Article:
Cellectis shares jump after off-the-shelf CAR-T clears manufacturing hurdle

Cellectis ($CLLS) has completed three production runs of its off-the-shelf CAR-T therapy under GMP conditions. The news sent shares in Cellectis up by 20% in early trading in Paris, emphasizing the key role manufacturing know-how is seen as playing in the upcoming immuno-oncology scrap.

Paris, France-based Cellectis has stepped up the development of its manufacturing plans this year, bringing Arjan Roozen on board to oversee the operation in March and presenting a poster at ASCO several months later. The drive has brought the gene-editing specialist to the point at which it can produce its Servier-partnered lead candidate UCART19 under regulatory-grade conditions. While the big questions about the safety and efficacy of the drug are yet to be answered, the production runs cut the risk of Cellectis' allogeneic CAR-T therapies being impeded by manufacturing issues.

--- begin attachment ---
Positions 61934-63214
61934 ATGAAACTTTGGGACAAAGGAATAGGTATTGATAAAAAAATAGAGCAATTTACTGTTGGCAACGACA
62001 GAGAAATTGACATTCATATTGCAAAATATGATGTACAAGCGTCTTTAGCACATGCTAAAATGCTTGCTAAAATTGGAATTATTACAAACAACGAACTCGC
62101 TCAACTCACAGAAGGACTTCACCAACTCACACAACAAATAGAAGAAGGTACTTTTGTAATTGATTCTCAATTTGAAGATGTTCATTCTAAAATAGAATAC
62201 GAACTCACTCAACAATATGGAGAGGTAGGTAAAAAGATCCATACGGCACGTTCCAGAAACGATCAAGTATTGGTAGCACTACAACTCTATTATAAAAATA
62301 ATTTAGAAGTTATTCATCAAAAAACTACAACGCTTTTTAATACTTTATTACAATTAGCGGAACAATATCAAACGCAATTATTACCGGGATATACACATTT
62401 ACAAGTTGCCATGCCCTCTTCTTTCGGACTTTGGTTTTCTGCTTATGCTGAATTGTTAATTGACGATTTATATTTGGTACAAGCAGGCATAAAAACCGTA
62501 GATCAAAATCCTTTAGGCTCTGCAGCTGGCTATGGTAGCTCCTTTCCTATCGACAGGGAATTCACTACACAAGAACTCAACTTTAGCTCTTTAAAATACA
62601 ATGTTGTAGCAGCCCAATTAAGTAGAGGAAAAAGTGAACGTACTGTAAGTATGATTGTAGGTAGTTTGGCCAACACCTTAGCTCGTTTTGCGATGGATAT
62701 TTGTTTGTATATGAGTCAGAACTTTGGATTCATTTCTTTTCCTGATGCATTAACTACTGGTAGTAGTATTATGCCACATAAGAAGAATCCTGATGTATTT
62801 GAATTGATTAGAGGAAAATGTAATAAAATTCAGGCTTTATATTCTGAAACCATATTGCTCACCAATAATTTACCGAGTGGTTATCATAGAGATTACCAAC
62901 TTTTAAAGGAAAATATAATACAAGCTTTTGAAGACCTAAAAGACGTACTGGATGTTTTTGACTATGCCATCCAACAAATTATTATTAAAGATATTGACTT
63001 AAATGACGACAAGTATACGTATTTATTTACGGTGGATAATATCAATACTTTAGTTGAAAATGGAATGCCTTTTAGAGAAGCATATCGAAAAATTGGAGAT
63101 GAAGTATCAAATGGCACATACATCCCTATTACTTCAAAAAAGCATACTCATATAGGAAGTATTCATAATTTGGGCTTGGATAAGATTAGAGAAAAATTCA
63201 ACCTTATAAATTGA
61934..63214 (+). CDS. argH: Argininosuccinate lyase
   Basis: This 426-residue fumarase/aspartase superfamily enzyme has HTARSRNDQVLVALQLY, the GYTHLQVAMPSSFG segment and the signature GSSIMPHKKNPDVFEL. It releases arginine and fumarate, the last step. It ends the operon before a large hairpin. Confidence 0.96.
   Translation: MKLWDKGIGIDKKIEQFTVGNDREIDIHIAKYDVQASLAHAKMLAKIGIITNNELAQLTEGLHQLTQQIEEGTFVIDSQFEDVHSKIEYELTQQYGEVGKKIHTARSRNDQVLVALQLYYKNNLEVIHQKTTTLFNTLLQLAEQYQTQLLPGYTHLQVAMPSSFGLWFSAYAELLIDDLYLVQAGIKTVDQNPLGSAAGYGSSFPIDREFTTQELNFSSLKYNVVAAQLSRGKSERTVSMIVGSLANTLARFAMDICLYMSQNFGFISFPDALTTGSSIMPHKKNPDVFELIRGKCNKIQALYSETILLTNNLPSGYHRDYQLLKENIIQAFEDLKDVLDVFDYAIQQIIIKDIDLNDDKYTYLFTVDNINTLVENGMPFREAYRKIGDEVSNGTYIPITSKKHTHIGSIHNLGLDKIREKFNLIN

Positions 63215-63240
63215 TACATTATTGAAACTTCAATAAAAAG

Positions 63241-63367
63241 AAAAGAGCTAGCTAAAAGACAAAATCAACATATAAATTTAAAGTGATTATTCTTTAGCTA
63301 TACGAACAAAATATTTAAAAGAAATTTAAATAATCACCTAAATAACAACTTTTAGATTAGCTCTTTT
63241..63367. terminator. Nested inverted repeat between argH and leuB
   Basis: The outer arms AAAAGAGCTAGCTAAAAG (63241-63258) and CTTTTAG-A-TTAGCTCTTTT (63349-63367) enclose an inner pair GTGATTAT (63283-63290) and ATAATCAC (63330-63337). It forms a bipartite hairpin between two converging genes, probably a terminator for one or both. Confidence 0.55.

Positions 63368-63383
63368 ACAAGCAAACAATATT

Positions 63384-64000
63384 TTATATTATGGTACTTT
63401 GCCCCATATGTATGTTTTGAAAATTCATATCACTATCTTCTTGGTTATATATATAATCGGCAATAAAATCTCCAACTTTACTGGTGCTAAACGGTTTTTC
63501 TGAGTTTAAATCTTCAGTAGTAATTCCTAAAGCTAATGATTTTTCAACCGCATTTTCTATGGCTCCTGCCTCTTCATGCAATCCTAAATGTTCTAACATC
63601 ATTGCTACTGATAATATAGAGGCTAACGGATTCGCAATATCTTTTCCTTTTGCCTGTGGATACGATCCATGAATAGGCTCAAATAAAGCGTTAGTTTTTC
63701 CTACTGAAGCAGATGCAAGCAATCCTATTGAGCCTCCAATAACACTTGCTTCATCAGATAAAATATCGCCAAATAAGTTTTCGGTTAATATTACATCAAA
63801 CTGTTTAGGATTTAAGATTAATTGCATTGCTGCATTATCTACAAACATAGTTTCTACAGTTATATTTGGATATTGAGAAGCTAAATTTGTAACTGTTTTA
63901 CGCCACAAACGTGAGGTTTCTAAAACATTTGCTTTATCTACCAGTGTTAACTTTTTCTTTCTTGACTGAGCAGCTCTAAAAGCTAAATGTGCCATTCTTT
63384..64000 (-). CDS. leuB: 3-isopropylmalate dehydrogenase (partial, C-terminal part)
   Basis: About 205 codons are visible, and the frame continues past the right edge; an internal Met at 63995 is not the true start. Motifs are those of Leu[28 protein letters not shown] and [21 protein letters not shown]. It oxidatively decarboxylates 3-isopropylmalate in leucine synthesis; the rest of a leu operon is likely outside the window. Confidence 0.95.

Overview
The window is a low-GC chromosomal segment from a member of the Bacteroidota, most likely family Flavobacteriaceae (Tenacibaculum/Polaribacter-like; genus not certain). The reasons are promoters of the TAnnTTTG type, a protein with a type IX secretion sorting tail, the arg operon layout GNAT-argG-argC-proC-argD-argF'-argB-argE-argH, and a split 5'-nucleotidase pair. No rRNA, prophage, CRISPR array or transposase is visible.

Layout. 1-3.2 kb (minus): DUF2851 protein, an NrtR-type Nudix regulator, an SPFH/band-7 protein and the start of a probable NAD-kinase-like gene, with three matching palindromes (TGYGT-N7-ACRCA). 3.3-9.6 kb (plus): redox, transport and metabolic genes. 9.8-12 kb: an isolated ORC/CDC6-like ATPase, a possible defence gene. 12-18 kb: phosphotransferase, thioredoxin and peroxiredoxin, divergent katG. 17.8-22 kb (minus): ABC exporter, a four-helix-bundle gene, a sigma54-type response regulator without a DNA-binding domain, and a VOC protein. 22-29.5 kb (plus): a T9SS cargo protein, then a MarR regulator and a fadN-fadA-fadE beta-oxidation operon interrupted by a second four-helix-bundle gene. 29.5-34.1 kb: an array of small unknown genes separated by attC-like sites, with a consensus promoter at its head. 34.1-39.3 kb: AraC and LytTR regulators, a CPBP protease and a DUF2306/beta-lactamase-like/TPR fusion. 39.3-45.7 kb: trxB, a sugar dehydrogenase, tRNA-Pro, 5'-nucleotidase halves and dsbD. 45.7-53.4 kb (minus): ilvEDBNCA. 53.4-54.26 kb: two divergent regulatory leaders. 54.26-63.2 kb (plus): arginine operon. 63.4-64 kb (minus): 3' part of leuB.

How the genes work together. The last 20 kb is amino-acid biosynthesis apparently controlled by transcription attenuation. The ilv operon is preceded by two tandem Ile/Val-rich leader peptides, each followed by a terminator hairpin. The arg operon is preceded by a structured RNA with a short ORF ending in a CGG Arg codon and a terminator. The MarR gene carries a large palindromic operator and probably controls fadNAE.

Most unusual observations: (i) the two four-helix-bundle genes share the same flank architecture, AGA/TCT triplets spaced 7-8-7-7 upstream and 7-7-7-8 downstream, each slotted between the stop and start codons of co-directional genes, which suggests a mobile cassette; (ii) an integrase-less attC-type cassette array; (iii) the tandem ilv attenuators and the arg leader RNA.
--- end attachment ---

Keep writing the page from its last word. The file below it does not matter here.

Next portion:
Cellectis' focus on off-the-shelf products is one of the ways in which it differentiates itself from its rivals for the immuno-oncology crown. "Historically, cell-based therapies have grown in the world of individual grafts," Cellectis EVP David Sourdive said in a statement. "With Talen-based gene editing they have now started moving toward that of industrial pharmaceutical products broadly available to patients." The industrialization of manufacturing is key to Cellectis' ambition to achieve gross margins of up to 90%. Dendreon, with its personalized immunotherapy, never got close to this level.

The first generation of CAR-T therapies coming down the pipeline at Novartis ($NVS), Kite Pharma ($KITE) and Juno Therapeutics ($JUNO) are produced by manipulating patients' T cells, a process that Cellectis CEO André Choulika sees as condemning them to niche status. Each of the firms in the first wave of CAR-T has taken steps to stop manufacturing from contributing to the realization of Choulika's forecast. Novartis picked up a plant from Dendreon for $43 million (€39 million) in 2012, while Juno and Kite made near-simultaneous investments in in-house capacity earlier this year.

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